A Tunnel made out of books! Wonder of Wonders. Imaging crawling through it as it  becomes narrower and narrower. Would your thoughts dwindle as you wandered further into its clutches? Or would you linger by the opening and stare in wonder at the sheer size of it? Who knows where this tunnel of books could take you? Anyway, whatever you do don’t pinch any of the books, you’ll spoil the look!


It’s sunny outside. Washing time.  Air those books!


If you’ve got time on your hands and you’re feeling romantic? Try your hand at book sculpture.


Or would you prefer something a bit more traditional?


Or fantastical?


John Work Garrett Library

Maybe you’ve got a thing for rare books? Look no further than the Garrett Library ‘s collection of rare books and manuscripts gathered together over two generations by T. Harrison Garrett and his son John Work Garrett, before the latter bequeathed the collection in 1942 to Johns Hopkins University. Today, it is part of the Department of Special Collections at the university’s Sheridan Libraries, with some 30,000 volumes in all, the large majority of which are represented on-line in the Sheridan Libraries On-line Catalog.


Rijksmuseum Library Amsterdam

Library nut? Visiting Amsterdam? Have you been to the Rijksmuseum’s library in Amsterdam? Doesn’t it look incredible?


Library of Congress

Or maybe you might consider the US. The library of Congress in Washington D.C. is the largest library in the world, with millions of books, recordings, photographs, maps and manuscripts in its collections.

Well, I’ve been so distracted with writing this post and finding all these amazing images that I’ve had no breakfast or coffee so with that in mind. I will have to close this off with a few links:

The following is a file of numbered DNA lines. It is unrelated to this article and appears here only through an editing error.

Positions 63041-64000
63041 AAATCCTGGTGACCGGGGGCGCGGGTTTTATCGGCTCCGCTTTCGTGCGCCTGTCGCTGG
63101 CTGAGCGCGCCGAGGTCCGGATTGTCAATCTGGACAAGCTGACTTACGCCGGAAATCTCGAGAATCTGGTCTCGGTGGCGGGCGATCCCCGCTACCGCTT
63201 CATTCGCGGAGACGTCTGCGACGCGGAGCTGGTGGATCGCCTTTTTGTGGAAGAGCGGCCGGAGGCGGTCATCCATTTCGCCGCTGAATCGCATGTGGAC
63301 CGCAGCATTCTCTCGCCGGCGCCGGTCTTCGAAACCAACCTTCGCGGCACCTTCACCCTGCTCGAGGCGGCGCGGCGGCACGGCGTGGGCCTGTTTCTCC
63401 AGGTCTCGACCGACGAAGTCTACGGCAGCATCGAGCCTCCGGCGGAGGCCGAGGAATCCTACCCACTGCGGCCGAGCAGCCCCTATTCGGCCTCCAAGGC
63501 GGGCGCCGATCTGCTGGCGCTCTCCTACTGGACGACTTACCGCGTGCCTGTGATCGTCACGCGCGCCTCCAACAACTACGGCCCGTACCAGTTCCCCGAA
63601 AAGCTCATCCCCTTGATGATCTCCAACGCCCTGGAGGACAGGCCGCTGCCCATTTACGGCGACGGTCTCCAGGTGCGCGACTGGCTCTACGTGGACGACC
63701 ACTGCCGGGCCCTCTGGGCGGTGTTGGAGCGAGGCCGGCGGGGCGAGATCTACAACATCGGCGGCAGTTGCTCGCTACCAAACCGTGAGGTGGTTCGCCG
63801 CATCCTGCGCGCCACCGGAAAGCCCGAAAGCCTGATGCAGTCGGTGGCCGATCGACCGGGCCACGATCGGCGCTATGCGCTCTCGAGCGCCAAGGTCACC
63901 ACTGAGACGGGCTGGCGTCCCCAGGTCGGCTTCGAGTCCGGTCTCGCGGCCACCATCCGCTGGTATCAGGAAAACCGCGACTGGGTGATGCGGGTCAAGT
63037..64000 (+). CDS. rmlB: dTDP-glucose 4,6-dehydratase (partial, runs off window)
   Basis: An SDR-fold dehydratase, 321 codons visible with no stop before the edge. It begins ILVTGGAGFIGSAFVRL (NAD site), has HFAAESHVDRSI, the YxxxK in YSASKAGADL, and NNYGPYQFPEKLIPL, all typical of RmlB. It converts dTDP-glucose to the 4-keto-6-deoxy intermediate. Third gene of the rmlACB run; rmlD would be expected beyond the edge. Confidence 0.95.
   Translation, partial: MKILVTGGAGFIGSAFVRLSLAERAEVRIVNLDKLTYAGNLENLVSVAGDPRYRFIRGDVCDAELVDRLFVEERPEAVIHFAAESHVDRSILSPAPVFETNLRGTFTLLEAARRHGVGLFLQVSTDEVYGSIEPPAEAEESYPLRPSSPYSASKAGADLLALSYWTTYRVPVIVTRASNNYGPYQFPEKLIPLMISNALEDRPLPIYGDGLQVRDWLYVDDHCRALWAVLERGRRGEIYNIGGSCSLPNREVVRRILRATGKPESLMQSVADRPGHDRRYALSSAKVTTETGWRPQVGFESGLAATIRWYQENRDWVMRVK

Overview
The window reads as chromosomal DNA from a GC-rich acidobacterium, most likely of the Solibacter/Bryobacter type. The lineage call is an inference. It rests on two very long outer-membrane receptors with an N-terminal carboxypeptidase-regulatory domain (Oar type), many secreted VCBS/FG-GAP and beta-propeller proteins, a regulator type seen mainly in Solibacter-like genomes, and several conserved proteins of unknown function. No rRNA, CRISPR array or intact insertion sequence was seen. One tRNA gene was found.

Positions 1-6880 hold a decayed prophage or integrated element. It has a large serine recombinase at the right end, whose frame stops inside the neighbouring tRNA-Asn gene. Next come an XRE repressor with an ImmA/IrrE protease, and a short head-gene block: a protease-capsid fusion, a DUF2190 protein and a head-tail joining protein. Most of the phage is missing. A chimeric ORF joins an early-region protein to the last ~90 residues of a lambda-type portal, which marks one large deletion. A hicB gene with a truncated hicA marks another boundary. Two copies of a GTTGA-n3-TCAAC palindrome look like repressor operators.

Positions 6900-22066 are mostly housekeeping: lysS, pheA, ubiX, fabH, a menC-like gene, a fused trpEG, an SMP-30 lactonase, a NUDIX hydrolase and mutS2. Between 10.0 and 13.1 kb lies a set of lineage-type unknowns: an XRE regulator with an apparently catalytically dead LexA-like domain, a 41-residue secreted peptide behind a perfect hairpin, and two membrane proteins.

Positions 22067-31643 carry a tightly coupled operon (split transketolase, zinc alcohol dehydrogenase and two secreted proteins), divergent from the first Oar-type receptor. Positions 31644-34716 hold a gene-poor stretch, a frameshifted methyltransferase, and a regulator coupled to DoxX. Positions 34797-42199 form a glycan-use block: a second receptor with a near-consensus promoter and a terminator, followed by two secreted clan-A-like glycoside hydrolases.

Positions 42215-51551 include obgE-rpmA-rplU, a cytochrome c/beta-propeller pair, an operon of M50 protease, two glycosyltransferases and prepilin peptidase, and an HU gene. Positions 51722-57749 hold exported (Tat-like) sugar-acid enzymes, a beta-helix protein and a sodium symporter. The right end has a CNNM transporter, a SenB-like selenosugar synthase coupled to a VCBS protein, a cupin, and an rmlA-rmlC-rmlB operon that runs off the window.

For book sculptures visit these amazing sites:



And libraries:

Library of Congress: http://www.loc.gov/

John Work Garrett Library: http://www.museums.jhu.edu/evergreen.php?section=collections&collection=john-work-garrett-library

20 Most famous libraries in the World: http://www.topdesignmag.com/20-of-the-worlds-most-famous-libraries/

Have you been to any of these amazing libraries?  Or found some wonderful book sculptures? If you have please tell me all about it in the comment field below. I’d love to hear your stories. Breakfast awaits!

Giving Thanks


This is so lovely, had to reblog from Here I am.

Originally posted on Here I Am:

I just got the Thanksgiving box down on Monday. In the box, I found some of our Thanksgiving thankfulness projects. We haven’t done something every year, but I do have a few mementos. In 2003, we made foam trees. I must have been inspired by a preschool project.


In 2004, we were thankful that Charlie survived and didn’t take the time to create another project.

In 2005, we made placemats with each of our homemade trees of thanks. They are sitting around our table now and we are all getting a kick out of what we were thankful for back then.

In 2006, we made bookmarks. I have these hanging on a mirror in another hallway.


We must have been really busy living and were not that creative in the past 8 years!!  This year we are settling again and are ready for another thankfulness project.

We looked on Pinterest, and…

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How easy is it to be grateful?


Reblogged from sfsoulspa. Sometimes we have to go through hard times to really appreciate what we have. Also it can happen that an unpleasant symptom can have a positive outcome, e.g. I suffer from ear problems which sometimes make me dizzy. This helped me write a scene in my novel in which the protagonist suffers a similiar episode (not brought on by mundane ear problems),  you may want to read the book to find out what, when it is published.

Originally posted on sfsoulspa:

With Thanksgiving around the bend, there is a lot of talk about gratitude. From boosting your happiness to improved health, there are real reasons to cultivate gratitude.

Gratitude is easy when golden opportunities fall into your lap or when you fall in love. It is also easy to be grateful when you are comfortable and without worry. But what about those days that are challenging?

how easy is gratitude?

Yesterday, i was not feeling well. I went through my day and skipped doing things that were not essential. In the evening i soaked in a hot bath tub by candle light, and drank a grog—a northern European home remedy, in my case consisting of a shot of aquavit with hot water—to sweat out the bug. Then i went to snuggle up under a cozy comforter and topped my medication with Oscillococcinum (a homeopathic flu remedy).

What does this all have to do with gratitude? When…